a good general understanding of the ground truths with regard to implementation levels throughout the
world. It must be noted that for the purpose of this work, a general understanding of implementation
trends is sufficient; and widespread agreement exists about the regional implementation claims made
throughout this study.
3. When referencing the Middle East region, this study is referring to member states of the Gulf Cooperation
Council and the League of Arab States, including Arab states located in North Africa. Member states in
these organizations include: Algeria, Bahrain, Comoros, Djibouti, Egypt, Iraq, Jordan, Kuwait, Lebanon,
Libya, Mauritania, Morocco, Oman, Palestinian Authority, Qatar, Saudi Arabia, Somalia, Sudan, Syria,
Tunisia, United Arab Emirates, and Yemen.
4. These governments include Algeria, Bahrain, Djibouti, Egypt, Iran, Iraq, Israel, Jordan, Kuwait, Lebanon,
Libya, Oman, Qatar, Saudi Arabia, Syria, Tunisia, Turkey, United Arab Emirates, and Yemen. For discussions
on the nuclear renaissance see Chen Kane, “Nuclear Energy Programs in the Middle East: US Strategies
for Alternative Iranian Nuclear Future,” May 12, 2010; US Department of State, International Security
Advisory Board, “Report on Proliferation Implications of the Global Expansion of Civil Nuclear Power,”
April 7, 2008; Sharon Squassoni, “Nuclear Energy: Rebirth or Resuscitation?” The Carnegie Endowment
Report, March 2009; and Ellen Laipson, Barry Blechman, Brian Finlay, Andrew Houk, “Nuclear Dangers,
Nuclear Realities,” Stimson Center Report, July 2010.
5. For a discussion on these and other regional security and development challenges in the Middle East
see Brian Finlay, Johan Bergenas, Veronica Tessler, “Beyond Boundaries in the Middle East: Leveraging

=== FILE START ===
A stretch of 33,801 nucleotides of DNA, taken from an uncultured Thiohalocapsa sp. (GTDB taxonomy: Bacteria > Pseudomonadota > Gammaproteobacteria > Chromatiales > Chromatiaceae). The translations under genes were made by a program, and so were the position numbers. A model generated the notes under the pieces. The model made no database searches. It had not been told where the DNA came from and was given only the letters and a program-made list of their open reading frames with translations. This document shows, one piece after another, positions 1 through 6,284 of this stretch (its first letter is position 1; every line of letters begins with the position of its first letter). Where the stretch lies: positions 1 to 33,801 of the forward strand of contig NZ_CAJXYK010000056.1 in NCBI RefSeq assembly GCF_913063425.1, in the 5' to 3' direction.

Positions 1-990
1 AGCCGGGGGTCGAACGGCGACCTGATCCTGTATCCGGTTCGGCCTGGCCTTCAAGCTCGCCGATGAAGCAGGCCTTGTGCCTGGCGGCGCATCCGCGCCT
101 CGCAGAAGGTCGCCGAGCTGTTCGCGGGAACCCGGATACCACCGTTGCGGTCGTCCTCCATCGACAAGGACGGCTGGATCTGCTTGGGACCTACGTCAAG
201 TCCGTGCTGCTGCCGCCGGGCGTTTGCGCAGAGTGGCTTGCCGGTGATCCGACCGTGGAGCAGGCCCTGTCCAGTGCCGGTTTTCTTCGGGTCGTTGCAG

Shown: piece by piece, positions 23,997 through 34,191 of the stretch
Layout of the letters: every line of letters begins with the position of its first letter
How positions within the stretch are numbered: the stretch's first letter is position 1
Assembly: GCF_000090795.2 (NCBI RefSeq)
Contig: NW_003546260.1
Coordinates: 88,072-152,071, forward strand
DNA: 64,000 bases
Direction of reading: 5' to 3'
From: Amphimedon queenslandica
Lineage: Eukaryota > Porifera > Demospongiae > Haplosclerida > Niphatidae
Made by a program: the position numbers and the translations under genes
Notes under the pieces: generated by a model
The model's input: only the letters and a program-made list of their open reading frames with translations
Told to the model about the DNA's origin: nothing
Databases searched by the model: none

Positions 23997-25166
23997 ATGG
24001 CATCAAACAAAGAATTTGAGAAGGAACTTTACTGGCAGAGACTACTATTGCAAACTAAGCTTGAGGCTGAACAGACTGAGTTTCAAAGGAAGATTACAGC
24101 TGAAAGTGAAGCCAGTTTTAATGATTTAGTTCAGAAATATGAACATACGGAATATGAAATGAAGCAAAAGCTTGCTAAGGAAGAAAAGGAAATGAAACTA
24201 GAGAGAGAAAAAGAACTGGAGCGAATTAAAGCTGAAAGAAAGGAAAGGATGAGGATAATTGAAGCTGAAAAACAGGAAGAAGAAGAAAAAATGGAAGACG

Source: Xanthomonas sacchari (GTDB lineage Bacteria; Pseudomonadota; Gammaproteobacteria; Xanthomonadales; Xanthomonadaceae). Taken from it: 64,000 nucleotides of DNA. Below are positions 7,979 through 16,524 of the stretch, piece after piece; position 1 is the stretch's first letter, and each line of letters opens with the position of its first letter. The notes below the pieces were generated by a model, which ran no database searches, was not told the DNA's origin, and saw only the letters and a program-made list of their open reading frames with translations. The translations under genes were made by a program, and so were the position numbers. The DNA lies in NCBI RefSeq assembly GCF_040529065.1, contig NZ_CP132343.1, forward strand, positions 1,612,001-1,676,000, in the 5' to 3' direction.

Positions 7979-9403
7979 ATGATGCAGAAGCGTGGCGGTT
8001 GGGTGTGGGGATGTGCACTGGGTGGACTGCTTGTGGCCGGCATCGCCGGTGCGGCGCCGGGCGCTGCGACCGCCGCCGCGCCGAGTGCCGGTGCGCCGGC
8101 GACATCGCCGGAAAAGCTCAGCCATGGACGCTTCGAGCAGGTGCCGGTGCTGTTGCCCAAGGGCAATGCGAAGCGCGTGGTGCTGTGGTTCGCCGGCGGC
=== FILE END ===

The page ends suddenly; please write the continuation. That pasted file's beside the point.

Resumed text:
Nonproliferation Assistance to Address Security/Development Needs With Resolution 1540,” Stimson
Center and Stanley Foundation Report, September 2010.
6. Ibid., p 26.
7. For a theoretical discussion on this concept see Brian Finlay and Libby Turpen, “The Next 100 Project:
Leveraging National Security Assistance to Meet Developing World Needs,” Stimson Center Report,
February 2009. For practical applicability in the Caribbean Basin and Central America see Brian Finlay,
58 | A Piece of the Global Puzzle
“WMD, Drugs, and Criminal Gangs in Central America: Leveraging Nonproliferation Assistance to
Address Security/Development Needs With UN Security Council Resolution 1540,” Stimson Center
Report, August 2010.
8. This section draws from the following texts written by the author: “The Slippery Slope of Rational Inaction:
Resolution 1540 and the Tragedy of the Commons,” The Nonproliferation Review, vol. 15, no. 2, 2008, pp.
373 – 380; “Beyond UNSCR 1540: the Forging of a WMD Terrorism Treaty,” CNS Feature Story, October
2008; “UN Security Council Resolution 1540: Historical analysis, current status of implementation, and a
look to the future,” CISTEC Journal, no. 126, 2010 (with Lawrence Scheinman).
9. Security Council, UN document S/RES/1540, Operative Paragraph 1, 28 April 2006.
10. Security Council, UN document S/RES/1540, Operative Paragraph 2, 28 April 2006.
11. Security Council, UN document S/RES/1540, Operative Paragraph 3, 28 April 2006.